Instaskills, n,

one paged quick learning so you can hit the ground running while on the job

Commissioning Public Health Services

Public health work can be divided into health services we provide (e.g. health promotion and health improvement like healthy eating at schools, smoking cessation, community services for older people etc) and health services we commission (e.g. immunisation programmes, screening programmes, school nursing services, care pathways for obesity etc).  Good commissioning of services is a cornerstone of universal healthcare; the others being health technology assessments, strong provision and access to primary health care and good human resources/workforce for health.

Most commissioning revolves around block contracts or 'payment by results' contracts between commissioners (NHS England/Improvement, Clinical Commissioning Groups and local authorities) and providers such as acute trusts (i.e. hospitals), ambulance trusts, mental health trusts and the independent sector. There are also contracts with the voluntary or third sector. NHS commissioning is focused on developing care standards, quality improvement of provider services and value for (tax)payer's money.

Previous to April 2013, public health teams largely contributed to commissioning in terms of helping to establish needs and priorities (at the start of the commissioning cycle) and with the evaluation at the end of the cycle. Often, public health teams were involved in monitoring KPIS in contracts with community providers or acute services providers.  However, since April 2013, many public health teams are part of commissioning teams or are commissioners of services.  Much of this commissioning work involves contract management, budget lines and invoicing and performance monitoring and management.

Commissioning is the buying, weighing up of cost-effective ways of delivering something and inspiring someone to look after health and well-being differently. In our personal lives, we have all been involved in commissioning - e.g. when going on holidays, we may go on a website and weigh the different holidays available for our budget and which one offers the best value for our limited funds. All commissioning in NHS is covered by the 2009 Procurement Regulations and encompasses the ideals of corperation and competition - i.e. best value for money, testing the market and getting the best cost-effective service to fit the market. The Corperation and Competition Panel regulates commissioning in England.

NHS commissioning cycle

Stages in Commissioning

1. Assessment and Planning

2. Procurement and Contracting

3. Performance Management, Settlement and Review

4. Patient and Public Engagement

Throughout the commissioning cycle, public health skills are needed in the planning (needs assessment, review of evidence, deciding priorities), designing and procuring services of a high quality standard and finally, by managing performance, monitoring quality and evaluating service provision.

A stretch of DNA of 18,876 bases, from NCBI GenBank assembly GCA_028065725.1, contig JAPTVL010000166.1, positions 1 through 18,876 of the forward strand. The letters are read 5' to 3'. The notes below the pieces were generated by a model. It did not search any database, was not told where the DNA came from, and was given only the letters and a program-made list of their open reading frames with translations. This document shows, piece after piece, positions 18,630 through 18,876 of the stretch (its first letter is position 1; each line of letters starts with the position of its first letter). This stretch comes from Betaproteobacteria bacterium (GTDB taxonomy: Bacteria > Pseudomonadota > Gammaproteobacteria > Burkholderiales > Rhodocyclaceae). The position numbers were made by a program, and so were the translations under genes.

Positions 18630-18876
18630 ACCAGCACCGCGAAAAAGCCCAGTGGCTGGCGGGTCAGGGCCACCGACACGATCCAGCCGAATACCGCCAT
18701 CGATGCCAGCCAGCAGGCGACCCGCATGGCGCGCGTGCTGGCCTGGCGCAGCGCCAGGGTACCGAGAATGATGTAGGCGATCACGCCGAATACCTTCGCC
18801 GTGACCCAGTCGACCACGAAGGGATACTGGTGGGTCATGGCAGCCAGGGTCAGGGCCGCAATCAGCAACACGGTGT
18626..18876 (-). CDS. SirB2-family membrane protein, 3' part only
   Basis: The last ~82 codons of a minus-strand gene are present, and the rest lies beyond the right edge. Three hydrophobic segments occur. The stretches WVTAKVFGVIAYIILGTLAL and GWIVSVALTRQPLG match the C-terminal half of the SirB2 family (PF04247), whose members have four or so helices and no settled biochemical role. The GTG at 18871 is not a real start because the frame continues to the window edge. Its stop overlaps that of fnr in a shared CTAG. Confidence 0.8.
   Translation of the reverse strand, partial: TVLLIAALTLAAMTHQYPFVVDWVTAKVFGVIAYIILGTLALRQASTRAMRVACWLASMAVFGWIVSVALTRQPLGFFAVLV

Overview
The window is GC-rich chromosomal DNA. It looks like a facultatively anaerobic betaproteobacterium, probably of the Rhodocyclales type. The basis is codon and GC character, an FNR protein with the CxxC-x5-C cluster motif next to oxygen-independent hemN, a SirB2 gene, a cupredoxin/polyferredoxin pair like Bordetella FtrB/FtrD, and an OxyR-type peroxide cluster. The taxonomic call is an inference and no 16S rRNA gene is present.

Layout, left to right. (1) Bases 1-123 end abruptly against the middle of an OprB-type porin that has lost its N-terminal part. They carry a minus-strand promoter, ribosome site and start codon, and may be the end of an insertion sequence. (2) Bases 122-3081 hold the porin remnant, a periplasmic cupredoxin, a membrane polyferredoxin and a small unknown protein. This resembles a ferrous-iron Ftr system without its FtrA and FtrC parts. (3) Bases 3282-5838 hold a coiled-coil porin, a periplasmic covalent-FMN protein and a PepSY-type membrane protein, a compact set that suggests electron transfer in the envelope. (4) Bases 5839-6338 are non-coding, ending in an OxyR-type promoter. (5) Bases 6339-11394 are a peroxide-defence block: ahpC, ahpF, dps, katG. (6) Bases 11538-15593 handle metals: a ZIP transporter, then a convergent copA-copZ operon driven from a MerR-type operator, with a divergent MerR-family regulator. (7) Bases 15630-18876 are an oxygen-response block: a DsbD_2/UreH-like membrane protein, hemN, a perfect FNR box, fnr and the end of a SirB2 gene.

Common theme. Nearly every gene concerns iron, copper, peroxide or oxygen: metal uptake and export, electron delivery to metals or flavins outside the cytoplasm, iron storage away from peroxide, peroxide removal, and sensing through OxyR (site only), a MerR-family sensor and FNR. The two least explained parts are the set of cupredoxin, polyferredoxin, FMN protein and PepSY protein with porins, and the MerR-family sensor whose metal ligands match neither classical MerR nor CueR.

To commission services, you will need to know:

  • Needs of the population
  • What services are available?
  • What changes are needed?
  • Agree how and where to purchase.
  • Monitor performance of providers against agreed contracts.

How do you decide what to commission?

Health authorities setting up contracts with hospitals will need to decide between different services and which should have priority. In Health of Nation, Department of Health set up the principles for the development of services (1) effectiveness (2) efficiency and (3) health improvement. You will need to decide between values of high quality or cheapness or compromise. 

To commission any service, you need the element of a perfect market (i.e. many buyers and sellers, free entry and exit, homogeneous product, perfect information and no externality (i.e. I pay and someone else benefits). 

For specialist commissioning (this is for rare conditions e.g. for haemophilia or chronic kidney disease, specialised cancer services, motor neurone disease etc), you will also need to consider insurance, high costs, whether or not population demand is predictable and whether an individual's probability of demand is independent.

Commissioning services is based upon Bradshaw's 'Need, Supply and Demand' model. Balancing demands and need requires a set of values upon which health services provision can be based.

These values are:

  1. Equity (expensive treatments are limited in favour of the cheaper)
  2. Greatest potential for improving health (purchasing is based on the greatest number of lives saved and disabilities avoided e.g. smoking prevention by the GPs tends to be the most effective here)
  3. Accessibility (this tends to favour primary care; acutely ill people have less priority)
  4. Best possible service for everyone (these services are likely to run out of money because of spending on services of marginal value)